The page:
Personal Stroke Stories
When a stroke happens to you or someone you love, it can be very upsetting and challenging. It's good to know a stroke does not always mean the end of the road. Here are some personal stories about people who have overcome many difficulties posed by stroke and who continue to live happy, productive lives. If you have a personal story of stroke, why not share it with us?
Brushstrokes – Judith Dixon
Regaining as much as possible of how you were before is the goal of every stroke survivor. But what if you were a painter and the stroke took away the power in your brush hand? That’s the challenge that faced artist Judith Dixon when she had a series of strokes aged 69 in 2010.
Sarah Stead – Stroke Survivor
“I felt trapped inside my body. I knew that everything that was 'me' was still there, but I couldn't communicate. It was the hardest thing I’ve ever gone through.”
Sarah’s life was turned upside down by stroke.
At the start of last year, Sarah was an active mum and a confident, bubbly teacher looking forward to the birth of her third child. But all that changed in an instant.
Most people suffering from a recent stroke decide to take it easy for a while. Not so, David Bryce.
Within a month of suffering from a stroke in March 2011 he had contacted his lawyers and put an offer on the historic steam train, The Kingston Flyer, on the southern shore of Lake Wakatipu near Queenstown. His solicitor responded: “Are you for real?”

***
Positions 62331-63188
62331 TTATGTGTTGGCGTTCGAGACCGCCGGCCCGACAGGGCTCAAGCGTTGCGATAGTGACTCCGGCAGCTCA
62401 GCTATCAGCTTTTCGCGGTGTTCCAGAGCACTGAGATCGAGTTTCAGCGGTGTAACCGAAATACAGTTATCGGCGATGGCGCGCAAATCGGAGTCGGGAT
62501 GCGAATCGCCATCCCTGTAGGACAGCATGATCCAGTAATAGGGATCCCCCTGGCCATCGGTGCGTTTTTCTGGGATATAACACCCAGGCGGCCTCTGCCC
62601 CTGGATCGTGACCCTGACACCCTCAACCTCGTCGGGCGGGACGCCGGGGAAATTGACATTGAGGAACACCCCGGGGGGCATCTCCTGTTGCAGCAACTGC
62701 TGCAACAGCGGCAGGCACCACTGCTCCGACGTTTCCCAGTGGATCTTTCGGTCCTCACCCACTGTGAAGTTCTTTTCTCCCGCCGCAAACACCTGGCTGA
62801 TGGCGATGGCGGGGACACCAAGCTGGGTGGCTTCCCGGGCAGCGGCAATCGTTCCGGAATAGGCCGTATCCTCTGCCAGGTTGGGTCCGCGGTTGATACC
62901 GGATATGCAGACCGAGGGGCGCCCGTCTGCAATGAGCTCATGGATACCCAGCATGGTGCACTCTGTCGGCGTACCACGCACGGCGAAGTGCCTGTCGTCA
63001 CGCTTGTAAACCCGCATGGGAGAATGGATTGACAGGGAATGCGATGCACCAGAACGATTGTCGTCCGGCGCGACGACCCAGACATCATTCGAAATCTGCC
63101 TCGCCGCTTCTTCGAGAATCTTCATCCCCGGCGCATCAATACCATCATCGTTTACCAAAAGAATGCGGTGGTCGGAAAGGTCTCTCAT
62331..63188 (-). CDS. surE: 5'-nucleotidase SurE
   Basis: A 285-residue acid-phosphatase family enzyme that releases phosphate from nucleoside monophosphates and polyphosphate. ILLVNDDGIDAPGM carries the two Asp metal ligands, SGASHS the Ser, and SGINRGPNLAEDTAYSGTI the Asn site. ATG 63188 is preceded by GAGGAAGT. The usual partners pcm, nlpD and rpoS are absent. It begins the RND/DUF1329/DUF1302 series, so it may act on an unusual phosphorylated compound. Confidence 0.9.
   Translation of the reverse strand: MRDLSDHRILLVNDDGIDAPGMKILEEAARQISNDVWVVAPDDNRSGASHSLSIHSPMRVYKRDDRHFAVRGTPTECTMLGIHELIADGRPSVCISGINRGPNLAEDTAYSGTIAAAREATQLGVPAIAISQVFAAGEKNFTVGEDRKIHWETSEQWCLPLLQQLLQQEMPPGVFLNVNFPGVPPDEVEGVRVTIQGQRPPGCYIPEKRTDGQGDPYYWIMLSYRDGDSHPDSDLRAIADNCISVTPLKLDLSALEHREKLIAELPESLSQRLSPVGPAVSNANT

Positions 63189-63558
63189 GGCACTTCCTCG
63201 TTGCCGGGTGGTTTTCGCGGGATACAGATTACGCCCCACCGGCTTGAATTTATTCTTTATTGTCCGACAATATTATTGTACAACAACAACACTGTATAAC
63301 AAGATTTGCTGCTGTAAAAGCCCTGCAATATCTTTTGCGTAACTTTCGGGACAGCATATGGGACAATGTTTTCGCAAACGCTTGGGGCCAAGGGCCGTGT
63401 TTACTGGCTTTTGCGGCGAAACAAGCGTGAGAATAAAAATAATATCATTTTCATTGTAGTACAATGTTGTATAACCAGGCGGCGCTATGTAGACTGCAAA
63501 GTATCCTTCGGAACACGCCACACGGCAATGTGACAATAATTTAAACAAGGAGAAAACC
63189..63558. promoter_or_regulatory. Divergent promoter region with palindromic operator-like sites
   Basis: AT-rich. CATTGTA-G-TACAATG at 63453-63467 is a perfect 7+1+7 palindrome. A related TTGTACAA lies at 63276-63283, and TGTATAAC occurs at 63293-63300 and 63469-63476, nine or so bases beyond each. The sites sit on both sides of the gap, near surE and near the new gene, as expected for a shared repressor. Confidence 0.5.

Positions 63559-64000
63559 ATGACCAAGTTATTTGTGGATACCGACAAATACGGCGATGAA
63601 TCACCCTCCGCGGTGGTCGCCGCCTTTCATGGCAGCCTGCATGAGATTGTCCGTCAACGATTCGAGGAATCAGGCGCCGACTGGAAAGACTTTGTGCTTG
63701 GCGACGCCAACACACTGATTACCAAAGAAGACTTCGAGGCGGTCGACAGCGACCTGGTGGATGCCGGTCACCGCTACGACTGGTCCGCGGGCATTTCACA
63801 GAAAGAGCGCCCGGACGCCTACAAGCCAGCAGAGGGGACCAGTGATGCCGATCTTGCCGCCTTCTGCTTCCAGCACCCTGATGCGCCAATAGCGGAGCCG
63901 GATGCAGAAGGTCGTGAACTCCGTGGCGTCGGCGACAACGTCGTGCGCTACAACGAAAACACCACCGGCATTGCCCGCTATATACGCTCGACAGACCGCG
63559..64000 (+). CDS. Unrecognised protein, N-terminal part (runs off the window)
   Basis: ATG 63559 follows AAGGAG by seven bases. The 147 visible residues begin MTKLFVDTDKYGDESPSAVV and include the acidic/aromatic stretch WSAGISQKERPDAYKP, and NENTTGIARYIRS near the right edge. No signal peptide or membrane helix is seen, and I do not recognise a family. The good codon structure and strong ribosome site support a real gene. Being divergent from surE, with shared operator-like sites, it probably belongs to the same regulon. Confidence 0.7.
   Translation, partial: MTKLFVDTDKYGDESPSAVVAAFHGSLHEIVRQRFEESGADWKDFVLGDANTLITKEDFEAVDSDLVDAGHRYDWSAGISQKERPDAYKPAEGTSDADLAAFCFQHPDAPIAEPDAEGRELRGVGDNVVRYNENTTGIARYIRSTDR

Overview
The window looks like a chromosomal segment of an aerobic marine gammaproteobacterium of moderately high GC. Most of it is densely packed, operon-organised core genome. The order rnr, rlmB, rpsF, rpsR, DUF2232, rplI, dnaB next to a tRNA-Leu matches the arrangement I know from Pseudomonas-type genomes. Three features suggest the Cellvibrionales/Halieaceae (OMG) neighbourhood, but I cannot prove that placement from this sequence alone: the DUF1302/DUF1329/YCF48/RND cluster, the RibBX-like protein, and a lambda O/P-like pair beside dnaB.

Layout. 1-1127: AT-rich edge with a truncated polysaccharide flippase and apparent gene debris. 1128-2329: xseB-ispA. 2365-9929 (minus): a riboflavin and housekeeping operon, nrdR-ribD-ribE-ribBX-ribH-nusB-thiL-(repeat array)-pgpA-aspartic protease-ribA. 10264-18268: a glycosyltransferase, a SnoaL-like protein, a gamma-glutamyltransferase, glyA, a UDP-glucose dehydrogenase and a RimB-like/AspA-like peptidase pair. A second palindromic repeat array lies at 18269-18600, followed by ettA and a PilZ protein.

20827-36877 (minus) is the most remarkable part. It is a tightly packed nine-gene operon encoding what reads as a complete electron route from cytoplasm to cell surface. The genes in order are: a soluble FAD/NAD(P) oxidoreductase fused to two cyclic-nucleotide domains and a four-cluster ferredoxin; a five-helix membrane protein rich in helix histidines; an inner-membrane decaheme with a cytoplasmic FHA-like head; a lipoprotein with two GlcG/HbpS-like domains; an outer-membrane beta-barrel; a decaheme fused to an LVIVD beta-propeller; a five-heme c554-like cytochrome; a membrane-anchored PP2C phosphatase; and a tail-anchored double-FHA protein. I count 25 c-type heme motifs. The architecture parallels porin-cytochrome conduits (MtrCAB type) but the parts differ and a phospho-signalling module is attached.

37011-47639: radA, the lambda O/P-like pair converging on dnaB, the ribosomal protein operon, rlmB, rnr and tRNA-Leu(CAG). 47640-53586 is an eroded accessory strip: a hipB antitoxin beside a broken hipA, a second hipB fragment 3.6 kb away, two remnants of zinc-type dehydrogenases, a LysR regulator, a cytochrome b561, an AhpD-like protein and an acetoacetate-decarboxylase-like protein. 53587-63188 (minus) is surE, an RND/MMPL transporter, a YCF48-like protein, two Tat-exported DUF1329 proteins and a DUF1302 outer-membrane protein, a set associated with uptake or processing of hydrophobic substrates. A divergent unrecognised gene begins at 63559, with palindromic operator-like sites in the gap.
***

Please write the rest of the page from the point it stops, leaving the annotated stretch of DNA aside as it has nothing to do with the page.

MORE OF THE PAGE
Successful businessman Roger Lampen was fit, healthy and ready for anything when he embarked on a cycling tour in 2007 through the Himalayas. The tour was Roger’s biggest adventure ever – until his life was changed forever by a stroke.
Founder of the Lampen Group, Roger has had an extensive career in the staff recruitment sector, and was a keen cyclist outside of work. Roger says he had no idea there was anything wrong until the day the stroke occurred.
Ricky Te Whare
Ricky Te Whare says going to the doctor because he felt ‘something wasn’t quite right’ saved his life. Ricky’s doctor found his blood pressure was sky high and sent him straight to hospital. When Ricky got to hospital, he learned he had had a stroke. He was 41 years old.
“If you’re going to have a stroke, hospital’s the right place to have it,” says Ricky. “If I’d ignored my intuition, and gone to bed instead of to the afterhours doctors, I would never have woken up. Because I was in hospital, they could start to treat me straight away.”
20 July 2001, I was driving home from a busy week at work on a Friday. I had cleared the mailbox and was heading home to Mt Albert. At the traffic lights at the top of Franklin Road my right hand and foot started going numb. The lights turned green; I think I'd better find a place to pull over and seek help.
I drove up Ponsonby Road to Willianson Ave where I found a car park. Control over my right leg and hand was fading! I just needed to walk over to the shop to get help. Whoops, I fell out of the car onto the road SPLAT!!! What? Now I can't walk? A passing taxi driver stopped and helped me back into my vehicle and called for an Ambulance. Incredible help really.
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